• Access to Health Care for All? User Fees Plus a Health Equity Fund in Sotnikum, Cambodia.

      Hardeman, W; Van Damme, W; Van Pelt, M; Por, I; Kimvan, H; Meessen, B; Médecins sans Frontières, Phnom Penh, Cambodia. (Published by Oxford University Press, 2004-01)
      User fees in health services are a source of much debate because of their potential risk of negative effects on access to health care for the poor. A Health Equity Fund that identifies the poor and pays on their behalf may be an alternative to generally ineffective fee exemption policies. This paper presents the experience of such a Health Equity Fund, managed by a local non-governmental organization, in Sotnikum, Cambodia. It describes the results of the first 2 years of operations, investigates the constraints to equitable access to the district hospital and the effects of the Health Equity Fund on these constraints. The Health Equity Fund supported 16% of hospitalized patients. We found four major constraints to access: financial, geographical, informational and intra-household. The results of the study show that the Health Equity Fund effectively improves financial access for the poor, but that the poor continue to face many constraints for timely access. The study also found that the Health Equity Fund as set up in Sotnikum was very cost-effective, with minimal leakage to non-poor. Health Equity Funds managed by a local non-governmental organization seem to constitute a promising channel for donors who want to invest in poverty reduction. However, further research and experimentation are recommended in different contexts and with different set-ups.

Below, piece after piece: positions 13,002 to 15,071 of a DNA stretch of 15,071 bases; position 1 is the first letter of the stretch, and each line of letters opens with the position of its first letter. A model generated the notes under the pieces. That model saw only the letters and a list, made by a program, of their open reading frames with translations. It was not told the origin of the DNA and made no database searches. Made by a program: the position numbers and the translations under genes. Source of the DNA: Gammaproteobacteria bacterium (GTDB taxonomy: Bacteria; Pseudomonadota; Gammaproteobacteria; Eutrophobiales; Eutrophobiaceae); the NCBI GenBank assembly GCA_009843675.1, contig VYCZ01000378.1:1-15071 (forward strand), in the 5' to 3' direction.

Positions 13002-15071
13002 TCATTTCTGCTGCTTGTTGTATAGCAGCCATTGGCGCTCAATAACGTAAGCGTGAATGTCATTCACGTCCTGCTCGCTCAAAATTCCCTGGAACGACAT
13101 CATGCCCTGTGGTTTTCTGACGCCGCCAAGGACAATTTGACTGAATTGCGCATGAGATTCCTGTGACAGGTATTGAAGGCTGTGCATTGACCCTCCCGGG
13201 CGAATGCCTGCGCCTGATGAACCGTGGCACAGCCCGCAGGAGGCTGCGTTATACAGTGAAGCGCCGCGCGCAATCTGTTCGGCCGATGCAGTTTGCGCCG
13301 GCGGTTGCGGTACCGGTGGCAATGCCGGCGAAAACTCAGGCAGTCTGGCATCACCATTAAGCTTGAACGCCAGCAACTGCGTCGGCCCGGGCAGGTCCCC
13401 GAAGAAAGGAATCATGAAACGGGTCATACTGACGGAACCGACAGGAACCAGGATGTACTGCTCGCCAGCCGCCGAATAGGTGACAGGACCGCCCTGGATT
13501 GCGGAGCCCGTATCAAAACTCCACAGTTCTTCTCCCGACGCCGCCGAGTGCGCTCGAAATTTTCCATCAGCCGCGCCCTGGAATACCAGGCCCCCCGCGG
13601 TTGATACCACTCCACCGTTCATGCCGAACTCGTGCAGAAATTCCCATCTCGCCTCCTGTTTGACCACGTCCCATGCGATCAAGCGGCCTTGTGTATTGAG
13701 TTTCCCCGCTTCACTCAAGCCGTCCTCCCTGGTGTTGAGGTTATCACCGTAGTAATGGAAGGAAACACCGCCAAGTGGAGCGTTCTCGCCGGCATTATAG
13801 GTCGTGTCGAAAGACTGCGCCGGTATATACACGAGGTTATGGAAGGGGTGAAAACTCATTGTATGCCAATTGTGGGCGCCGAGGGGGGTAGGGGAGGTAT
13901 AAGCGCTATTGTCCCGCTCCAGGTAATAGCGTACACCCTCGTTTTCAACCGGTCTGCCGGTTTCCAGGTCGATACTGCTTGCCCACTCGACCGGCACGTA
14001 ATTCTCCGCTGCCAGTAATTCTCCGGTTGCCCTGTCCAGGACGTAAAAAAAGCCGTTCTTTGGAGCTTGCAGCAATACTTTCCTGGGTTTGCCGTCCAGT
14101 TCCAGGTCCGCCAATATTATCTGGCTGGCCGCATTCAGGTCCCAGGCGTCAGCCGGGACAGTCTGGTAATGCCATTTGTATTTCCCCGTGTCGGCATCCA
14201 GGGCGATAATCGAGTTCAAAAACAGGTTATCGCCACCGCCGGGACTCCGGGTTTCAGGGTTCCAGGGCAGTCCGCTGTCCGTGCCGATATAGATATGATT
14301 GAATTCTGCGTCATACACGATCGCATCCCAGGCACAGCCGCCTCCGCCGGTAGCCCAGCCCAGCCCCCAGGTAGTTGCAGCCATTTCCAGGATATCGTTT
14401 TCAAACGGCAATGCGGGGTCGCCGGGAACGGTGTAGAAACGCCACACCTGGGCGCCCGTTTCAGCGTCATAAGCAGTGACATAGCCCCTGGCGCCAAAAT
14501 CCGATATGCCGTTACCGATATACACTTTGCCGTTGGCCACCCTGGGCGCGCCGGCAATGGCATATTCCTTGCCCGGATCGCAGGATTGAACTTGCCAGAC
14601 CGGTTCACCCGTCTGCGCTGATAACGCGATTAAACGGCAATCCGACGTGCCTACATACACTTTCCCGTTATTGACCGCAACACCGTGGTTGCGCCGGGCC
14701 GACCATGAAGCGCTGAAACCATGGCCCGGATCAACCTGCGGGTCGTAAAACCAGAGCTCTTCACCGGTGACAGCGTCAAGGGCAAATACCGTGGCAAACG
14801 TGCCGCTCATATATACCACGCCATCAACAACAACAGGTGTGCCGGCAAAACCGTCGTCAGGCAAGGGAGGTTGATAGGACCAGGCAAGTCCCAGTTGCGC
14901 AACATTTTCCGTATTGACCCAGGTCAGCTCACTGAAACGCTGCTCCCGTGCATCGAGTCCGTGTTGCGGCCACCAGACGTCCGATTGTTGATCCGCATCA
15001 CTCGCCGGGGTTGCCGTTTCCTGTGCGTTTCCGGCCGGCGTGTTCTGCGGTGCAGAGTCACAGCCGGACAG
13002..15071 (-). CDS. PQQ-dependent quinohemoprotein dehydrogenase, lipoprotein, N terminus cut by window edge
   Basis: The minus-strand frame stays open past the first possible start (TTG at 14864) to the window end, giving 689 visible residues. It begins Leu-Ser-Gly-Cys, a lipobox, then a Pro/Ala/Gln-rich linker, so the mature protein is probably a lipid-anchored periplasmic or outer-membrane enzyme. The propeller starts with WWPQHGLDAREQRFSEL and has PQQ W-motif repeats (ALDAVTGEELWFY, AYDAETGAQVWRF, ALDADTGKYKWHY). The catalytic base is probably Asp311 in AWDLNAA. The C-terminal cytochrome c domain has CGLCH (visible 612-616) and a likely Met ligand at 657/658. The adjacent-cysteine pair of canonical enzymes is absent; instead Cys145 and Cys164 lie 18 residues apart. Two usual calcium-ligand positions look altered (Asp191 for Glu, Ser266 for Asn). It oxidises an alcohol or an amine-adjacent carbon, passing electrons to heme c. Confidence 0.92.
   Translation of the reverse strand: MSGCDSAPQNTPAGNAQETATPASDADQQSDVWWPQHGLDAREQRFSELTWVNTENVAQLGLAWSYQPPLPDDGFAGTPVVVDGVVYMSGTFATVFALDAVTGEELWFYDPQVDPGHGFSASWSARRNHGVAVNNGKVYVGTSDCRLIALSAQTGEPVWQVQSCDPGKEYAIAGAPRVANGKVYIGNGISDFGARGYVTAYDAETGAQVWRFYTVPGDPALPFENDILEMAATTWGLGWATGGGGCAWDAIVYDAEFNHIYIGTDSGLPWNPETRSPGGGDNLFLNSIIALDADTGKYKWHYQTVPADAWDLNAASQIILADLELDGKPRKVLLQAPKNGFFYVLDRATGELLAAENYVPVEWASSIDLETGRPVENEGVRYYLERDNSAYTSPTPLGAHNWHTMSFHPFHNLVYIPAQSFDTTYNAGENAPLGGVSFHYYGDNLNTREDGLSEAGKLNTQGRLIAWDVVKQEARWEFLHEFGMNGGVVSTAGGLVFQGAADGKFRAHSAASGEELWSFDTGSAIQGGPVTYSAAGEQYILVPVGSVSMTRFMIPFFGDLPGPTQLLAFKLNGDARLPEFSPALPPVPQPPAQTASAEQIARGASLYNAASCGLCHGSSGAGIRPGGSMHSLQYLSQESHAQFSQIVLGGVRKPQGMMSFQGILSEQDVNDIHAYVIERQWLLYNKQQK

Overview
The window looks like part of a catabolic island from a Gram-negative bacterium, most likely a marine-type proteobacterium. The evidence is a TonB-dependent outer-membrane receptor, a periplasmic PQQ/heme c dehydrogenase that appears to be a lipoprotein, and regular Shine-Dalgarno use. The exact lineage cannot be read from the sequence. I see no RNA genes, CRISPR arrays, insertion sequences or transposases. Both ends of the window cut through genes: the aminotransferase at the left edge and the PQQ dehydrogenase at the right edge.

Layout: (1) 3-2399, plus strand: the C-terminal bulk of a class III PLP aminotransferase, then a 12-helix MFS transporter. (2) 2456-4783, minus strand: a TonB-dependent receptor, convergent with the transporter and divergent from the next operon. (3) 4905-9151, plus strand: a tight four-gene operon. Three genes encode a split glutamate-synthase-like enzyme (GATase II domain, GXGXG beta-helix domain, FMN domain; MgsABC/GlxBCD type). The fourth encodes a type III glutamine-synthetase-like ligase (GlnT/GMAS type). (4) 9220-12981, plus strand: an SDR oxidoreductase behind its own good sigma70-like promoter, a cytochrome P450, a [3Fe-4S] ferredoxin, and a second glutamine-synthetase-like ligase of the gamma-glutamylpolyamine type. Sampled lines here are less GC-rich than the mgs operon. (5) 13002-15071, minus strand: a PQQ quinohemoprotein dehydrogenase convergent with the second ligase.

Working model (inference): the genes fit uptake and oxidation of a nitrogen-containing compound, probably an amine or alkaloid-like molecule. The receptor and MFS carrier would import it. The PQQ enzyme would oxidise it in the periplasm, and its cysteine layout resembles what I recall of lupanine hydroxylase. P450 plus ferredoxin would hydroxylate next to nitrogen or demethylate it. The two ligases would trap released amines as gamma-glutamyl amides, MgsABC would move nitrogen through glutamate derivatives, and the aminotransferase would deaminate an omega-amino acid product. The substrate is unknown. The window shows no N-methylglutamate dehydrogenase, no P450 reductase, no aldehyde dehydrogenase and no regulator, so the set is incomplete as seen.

• The 'diagonal' approach to Global Fund financing: a cure for the broader malaise of health systems?

      Ooms, G; Van Damme, W; Baker, B; Zeitz, P; Schrecker, T; Médecins Sans Frontières Belgium, Dupréstraat 94, 1090 Brussels, Belgium. gorik.ooms@brussels.msf.org. (2008)
      ABSTRACT: BACKGROUND: The potentially destructive polarisation between 'vertical' financing (aiming for disease-specific results) and 'horizontal' financing (aiming for improved health systems) of health services in developing countries has found its way to the pages of Foreign Affairs and the Financial Times. The opportunity offered by 'diagonal' financing (aiming for disease-specific results through improved health systems) seems to be obscured in this polarisation.In April 2007, the board of the Global Fund to fight AIDS, Tuberculosis and Malaria agreed to consider comprehensive country health programmes for financing. The new International Health Partnership Plus, launched in September 2007, will help low-income countries to develop such programmes. The combination could lead the Global Fund to fight AIDS, Tuberculosis and Malaria to a much broader financing scope. DISCUSSION: This evolution might be critical for the future of AIDS treatment in low-income countries, yet it is proposed at a time when the Global Fund to fight AIDS, Tuberculosis and Malaria is starved for resources. It might be unable to meet the needs of much broader and more expensive proposals. Furthermore, it might lose some of its exceptional features in the process: its aim for international sustainability, rather than in-country sustainability, and its capacity to circumvent spending restrictions imposed by the International Monetary Fund. SUMMARY: The authors believe that a transformation of the Global Fund to fight AIDS, Tuberculosis and Malaria into a Global Health Fund is feasible, but only if accompanied by a substantial increase of donor commitments to the Global Fund. The transformation of the Global Fund into a 'diagonal' and ultimately perhaps 'horizontal' financing approach should happen gradually and carefully, and be accompanied by measures to safeguard its exceptional features.
    • Medicines without doctors: why the Global Fund must fund salaries of health workers to expand AIDS treatment.

      Ooms, G; Van Damme, W; Temmerman, M; Belgian section of Médecins Sans Frontières, Brussels, Belgium. gorik.ooms@brussels.msf.org (Public Library of Science, 2007-04)